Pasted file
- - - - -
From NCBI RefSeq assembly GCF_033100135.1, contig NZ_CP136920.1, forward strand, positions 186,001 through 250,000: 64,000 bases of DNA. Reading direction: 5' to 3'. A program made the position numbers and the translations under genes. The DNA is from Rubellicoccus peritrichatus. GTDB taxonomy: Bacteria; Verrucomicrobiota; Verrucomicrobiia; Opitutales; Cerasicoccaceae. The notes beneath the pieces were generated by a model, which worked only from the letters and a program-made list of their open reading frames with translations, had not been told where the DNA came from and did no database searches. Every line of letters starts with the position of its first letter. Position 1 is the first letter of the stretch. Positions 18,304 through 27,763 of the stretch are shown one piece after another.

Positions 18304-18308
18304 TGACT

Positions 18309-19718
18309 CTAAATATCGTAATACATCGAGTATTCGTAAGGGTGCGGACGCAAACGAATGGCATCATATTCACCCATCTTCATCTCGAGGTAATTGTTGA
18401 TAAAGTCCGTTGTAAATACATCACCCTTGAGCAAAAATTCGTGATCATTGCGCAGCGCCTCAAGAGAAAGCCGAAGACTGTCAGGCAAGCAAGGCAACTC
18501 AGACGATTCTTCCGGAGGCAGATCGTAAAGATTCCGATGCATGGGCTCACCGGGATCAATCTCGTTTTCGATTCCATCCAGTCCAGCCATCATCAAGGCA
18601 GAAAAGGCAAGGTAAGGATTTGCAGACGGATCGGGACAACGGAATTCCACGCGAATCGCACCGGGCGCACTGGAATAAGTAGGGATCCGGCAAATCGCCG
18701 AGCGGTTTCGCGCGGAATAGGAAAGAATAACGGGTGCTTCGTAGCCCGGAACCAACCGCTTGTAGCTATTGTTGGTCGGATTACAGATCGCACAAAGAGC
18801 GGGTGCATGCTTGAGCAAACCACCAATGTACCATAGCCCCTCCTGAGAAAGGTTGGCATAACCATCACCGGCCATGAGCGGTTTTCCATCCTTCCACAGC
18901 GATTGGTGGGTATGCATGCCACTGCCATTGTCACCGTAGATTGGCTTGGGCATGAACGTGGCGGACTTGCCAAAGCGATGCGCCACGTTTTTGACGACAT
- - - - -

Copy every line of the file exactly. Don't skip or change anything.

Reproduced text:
From NCBI RefSeq assembly GCF_033100135.1, contig NZ_CP136920.1, forward strand, positions 186,001 through 250,000: 64,000 bases of DNA. Reading direction: 5' to 3'. A program made the position numbers and the translations under genes. The DNA is from Rubellicoccus peritrichatus. GTDB taxonomy: Bacteria; Verrucomicrobiota; Verrucomicrobiia; Opitutales; Cerasicoccaceae. The notes beneath the pieces were generated by a model, which worked only from the letters and a program-made list of their open reading frames with translations, had not been told where the DNA came from and did no database searches. Every line of letters starts with the position of its first letter. Position 1 is the first letter of the stretch. Positions 18,304 through 27,763 of the stretch are shown one piece after another.

Positions 18304-18308
18304 TGACT

Positions 18309-19718
18309 CTAAATATCGTAATACATCGAGTATTCGTAAGGGTGCGGACGCAAACGAATGGCATCATATTCACCCATCTTCATCTCGAGGTAATTGTTGA
18401 TAAAGTCCGTTGTAAATACATCACCCTTGAGCAAAAATTCGTGATCATTGCGCAGCGCCTCAAGAGAAAGCCGAAGACTGTCAGGCAAGCAAGGCAACTC
18501 AGACGATTCTTCCGGAGGCAGATCGTAAAGATTCCGATGCATGGGCTCACCGGGATCAATCTCGTTTTCGATTCCATCCAGTCCAGCCATCATCAAGGCA
18601 GAAAAGGCAAGGTAAGGATTTGCAGACGGATCGGGACAACGGAATTCCACGCGAATCGCACCGGGCGCACTGGAATAAGTAGGGATCCGGCAAATCGCCG
18701 AGCGGTTTCGCGCGGAATAGGAAAGAATAACGGGTGCTTCGTAGCCCGGAACCAACCGCTTGTAGCTATTGTTGGTCGGATTACAGATCGCACAAAGAGC
18801 GGGTGCATGCTTGAGCAAACCACCAATGTACCATAGCCCCTCCTGAGAAAGGTTGGCATAACCATCACCGGCCATGAGCGGTTTTCCATCCTTCCACAGC
18901 GATTGGTGGGTATGCATGCCACTGCCATTGTCACCGTAGATTGGCTTGGGCATGAACGTGGCGGACTTGCCAAAGCGATGCGCCACGTTTTTGACGACAT